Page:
SlideshowOracle's Ellison: 'We Are Losing the Cyberwar'

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Oracle OpenWorld this week.
Oracle OpenWorld this week.

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kq4ym
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kq4ym,
User Rank: Light Sabre
10/21/2017 | 3:18:28 PM
Re: Yahoo Support
Yes, it's pretty scary when "records for 20 million federal employees, including security clearance data," are found by who knows who. While there's certainly more than should and can be done to prevent these issues, Ellison really has a knack on how scare folks to use his products and services while at the same time talking bad about competitors.
danielcawrey
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danielcawrey,
User Rank: Light Sabre
10/5/2017 | 2:56:24 PM
Re: Yahoo Support
The OPM hack is really scary. That database includes a bunch of personal info on high-level folks in the US government. More needs to be done to secure our data when it comes to third parties that hold it.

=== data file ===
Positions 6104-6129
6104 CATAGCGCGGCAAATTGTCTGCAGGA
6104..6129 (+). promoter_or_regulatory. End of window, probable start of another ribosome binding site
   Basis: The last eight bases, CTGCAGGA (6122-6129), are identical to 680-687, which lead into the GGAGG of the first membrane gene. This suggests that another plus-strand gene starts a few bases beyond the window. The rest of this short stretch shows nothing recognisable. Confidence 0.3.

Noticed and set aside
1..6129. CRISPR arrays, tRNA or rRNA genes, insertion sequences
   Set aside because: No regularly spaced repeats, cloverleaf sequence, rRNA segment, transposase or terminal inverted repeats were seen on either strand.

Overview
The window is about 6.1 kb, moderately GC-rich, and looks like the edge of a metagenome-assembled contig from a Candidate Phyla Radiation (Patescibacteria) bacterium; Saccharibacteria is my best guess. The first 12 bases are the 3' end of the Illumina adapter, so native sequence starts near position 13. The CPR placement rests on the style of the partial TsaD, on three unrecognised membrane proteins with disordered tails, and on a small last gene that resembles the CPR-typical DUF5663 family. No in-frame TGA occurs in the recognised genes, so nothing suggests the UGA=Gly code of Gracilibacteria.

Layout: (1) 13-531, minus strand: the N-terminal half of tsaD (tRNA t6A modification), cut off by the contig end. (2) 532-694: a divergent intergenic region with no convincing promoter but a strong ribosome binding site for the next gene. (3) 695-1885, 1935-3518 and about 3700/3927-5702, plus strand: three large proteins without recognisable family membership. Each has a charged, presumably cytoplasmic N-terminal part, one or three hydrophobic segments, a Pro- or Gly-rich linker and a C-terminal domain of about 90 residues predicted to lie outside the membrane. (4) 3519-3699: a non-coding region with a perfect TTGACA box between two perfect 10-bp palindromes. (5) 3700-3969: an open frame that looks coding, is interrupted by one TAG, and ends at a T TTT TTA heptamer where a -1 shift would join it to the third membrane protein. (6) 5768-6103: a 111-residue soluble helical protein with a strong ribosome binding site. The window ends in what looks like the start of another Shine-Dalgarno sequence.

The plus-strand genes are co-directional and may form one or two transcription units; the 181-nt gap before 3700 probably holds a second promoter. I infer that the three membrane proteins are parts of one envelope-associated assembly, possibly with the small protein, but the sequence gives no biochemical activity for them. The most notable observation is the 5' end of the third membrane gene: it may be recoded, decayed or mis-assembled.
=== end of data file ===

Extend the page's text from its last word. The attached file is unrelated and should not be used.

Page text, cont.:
YahooSupport
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YahooSupport,
User Rank: Light Beer
10/5/2017 | 1:04:36 AM
Yahoo Support
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mhhfive
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mhhfive,
User Rank: Light Sabre
10/4/2017 | 1:07:11 PM
How does one win a cyberwar?
> "One of course involved Equifax Inc. , in which 143 million Americans lost records..."

Well, it turns out 2.5 million more people were affected... but what's a few million people among friends? 

http://money.cnn.com/2017/10/02/technology/business/equifax-million-more-impacted/index.html

I wonder exactly how nation-states use this PII data? Do they sell it to thieves to fund further operations? Are they ruining the credit of particular people who might be key diplomats or who hold some strategically valuable government positions? Is that really that effective as a way to "attack" the American government? 

I can understand maybe getting medical information and somehow using it against key government employees somehow, but ruining a person's credit or finances? 

It seems like there's a simple-ish fix, too -- create a better system than using SSNs to identify people. Sure, that's not exactly easy, but it's not exactly rocket surgery, either. 
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